"Anybody in my place would have done what I do," Gueddari said on Monday. "I didn't kill him; he killed himself."

Tuesday, April 16

Shaelynn Burton, 25, fought off a woman who forced herself into her Youngstown home around 4 a.m. and threatened to kill Burton and her children, including her 5-year-old son.

From NewsTalk 570 WKBN:

Burton, an avid hunter and target shooter, said [40 year-old Shanon] Stanley claimed to be a cop and busted through the door. She said the woman seemed high on drugs.

"She threatened to kill me and my kids," said Burton. "She told me she was here to do the wrath of God and all this other stuff."

Burton told police she pinned Stanley against the wall and the two wrestled around her living room. Burton said she told Stanley she had children and Stanley said "I'll kill your kids and you," reports said.

Burton's 5-year-old son started crying and Burton went upstairs and grabbed her shotgun.

"I went back downstairs. She is now in the my living room, and I have it locked and loaded," said Burton. "It's a pump-action, so it's got one in the tube and I said I am going to call the cops, and you can either leave right now or you can deal with the cops."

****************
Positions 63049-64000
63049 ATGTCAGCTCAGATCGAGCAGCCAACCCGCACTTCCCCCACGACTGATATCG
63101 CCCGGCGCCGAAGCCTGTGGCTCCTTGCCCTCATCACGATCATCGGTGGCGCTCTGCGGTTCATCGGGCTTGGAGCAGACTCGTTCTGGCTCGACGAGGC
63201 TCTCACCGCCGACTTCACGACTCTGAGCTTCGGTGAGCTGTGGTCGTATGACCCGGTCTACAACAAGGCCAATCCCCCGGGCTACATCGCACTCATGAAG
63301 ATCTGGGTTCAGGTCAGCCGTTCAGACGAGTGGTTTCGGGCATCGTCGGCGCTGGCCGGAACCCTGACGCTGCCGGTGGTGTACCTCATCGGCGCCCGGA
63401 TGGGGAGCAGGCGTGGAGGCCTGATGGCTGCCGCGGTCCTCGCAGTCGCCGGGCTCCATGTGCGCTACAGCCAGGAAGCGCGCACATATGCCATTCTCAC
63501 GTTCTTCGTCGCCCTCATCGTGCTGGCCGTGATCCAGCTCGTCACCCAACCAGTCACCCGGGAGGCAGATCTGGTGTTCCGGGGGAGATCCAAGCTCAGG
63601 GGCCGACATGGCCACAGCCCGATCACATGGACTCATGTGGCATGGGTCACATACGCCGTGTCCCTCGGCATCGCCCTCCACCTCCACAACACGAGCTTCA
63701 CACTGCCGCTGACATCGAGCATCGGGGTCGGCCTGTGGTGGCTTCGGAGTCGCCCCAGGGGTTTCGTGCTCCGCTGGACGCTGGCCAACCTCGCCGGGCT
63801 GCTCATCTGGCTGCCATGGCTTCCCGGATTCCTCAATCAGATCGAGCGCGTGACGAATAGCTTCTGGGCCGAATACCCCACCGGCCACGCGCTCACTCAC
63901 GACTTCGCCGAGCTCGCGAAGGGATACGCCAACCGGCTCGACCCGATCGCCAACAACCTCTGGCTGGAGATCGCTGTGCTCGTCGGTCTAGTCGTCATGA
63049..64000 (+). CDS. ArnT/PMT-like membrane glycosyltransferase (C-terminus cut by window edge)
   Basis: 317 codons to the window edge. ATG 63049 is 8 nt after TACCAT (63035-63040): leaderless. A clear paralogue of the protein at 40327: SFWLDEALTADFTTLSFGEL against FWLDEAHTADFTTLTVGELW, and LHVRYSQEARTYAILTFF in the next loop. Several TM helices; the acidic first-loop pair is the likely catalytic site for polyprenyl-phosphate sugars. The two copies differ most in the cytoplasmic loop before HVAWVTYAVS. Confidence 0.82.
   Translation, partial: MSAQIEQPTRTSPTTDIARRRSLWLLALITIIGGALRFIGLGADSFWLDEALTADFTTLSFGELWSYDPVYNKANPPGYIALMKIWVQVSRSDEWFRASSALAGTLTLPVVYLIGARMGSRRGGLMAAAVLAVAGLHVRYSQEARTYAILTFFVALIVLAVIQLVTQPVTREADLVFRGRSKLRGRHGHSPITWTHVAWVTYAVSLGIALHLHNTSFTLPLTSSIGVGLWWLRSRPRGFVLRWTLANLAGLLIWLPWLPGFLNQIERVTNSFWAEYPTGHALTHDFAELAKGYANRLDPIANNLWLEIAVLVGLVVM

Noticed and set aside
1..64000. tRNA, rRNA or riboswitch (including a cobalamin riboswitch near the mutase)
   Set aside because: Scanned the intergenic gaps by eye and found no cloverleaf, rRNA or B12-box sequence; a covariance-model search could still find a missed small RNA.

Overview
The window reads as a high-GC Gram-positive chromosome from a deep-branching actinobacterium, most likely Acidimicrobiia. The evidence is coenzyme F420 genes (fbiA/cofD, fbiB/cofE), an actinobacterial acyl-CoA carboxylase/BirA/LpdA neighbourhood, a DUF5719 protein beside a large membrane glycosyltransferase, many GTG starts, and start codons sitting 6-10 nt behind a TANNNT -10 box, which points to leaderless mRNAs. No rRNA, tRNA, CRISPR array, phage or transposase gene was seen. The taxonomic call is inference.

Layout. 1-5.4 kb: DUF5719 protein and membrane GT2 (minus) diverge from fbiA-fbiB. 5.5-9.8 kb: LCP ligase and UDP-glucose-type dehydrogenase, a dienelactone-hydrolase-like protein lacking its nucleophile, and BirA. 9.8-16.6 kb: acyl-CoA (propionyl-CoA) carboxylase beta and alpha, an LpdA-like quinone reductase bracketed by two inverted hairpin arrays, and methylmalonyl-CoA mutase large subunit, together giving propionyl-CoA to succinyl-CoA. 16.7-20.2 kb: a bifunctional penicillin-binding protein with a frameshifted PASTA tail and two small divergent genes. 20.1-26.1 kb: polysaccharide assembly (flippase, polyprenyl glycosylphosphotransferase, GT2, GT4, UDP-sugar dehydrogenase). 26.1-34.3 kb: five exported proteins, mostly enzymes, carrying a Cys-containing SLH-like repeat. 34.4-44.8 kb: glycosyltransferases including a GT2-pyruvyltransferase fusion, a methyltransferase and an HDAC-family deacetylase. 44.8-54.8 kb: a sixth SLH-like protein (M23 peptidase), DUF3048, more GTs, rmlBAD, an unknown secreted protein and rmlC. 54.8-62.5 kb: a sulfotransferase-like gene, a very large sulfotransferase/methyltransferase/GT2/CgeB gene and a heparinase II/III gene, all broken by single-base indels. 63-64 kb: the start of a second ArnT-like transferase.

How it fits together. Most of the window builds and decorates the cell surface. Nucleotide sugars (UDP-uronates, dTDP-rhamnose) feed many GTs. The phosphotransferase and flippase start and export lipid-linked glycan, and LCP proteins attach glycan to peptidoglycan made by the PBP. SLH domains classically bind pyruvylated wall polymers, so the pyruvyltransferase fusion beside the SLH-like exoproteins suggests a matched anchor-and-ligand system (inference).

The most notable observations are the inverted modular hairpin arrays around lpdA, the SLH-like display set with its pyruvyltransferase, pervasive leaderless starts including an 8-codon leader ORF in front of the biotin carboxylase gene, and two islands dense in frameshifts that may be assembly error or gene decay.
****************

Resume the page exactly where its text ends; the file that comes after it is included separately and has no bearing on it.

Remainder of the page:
Stanley refused to leave and Burton called police as she held her at gunpoint.

"They were here in a matter of minutes, which is kudos to them because if she would have moved, she would have had turkey shot all over her," said Burton.

Neighbor Tamara Scrivens said that several homes have been broken into in the last several months, and she is glad that someone has finally taken a stand against crime.

"With the economy, people are armed, and I know we are armed. Because you never know what is going to happen cause now people are taking people's stuff like it is their stuff, and that can't happen and people are sick of it," said Scrivens.

We are thankful that these crime victims were able to exercise their right to bear arms for self-defense, even in cities where anti-gun legislators are constantly seeking ways to rob them of their rights.

As Buckeye Firearms Association Chairman Jim Irvine pointed out in follow-up coverage concerning the Toledo self-defense incident, Ohio's Castle Doctrine law has given homeowners and people driving their own vehicles the presumption of innocence — something that had been lacking in such situations before 2008.

It is also worth noting that, not only did these incidents happen in urban areas, but the comments made by supportive neighbors are also coming from areas where legislators claim their anti-gun votes are based on their constituency.

In fact, as the map (which was given to legislators in December and which does not include incidents which have occurred since then) shows, the vast majority of CHL and Castle Doctrine cases happen in the exact same places where elected officials claim voters want gun rights restricted.

It is high time for these urban legislators to recognize that their anti-gun votes do NOT reflect the values of law-abiding voters in Ohio's cities.

A complete list of known incidents involving Ohio CHL-holders defending themselves is available here.

Chad D. Baus is the Buckeye Firearms Association Vice Chairman.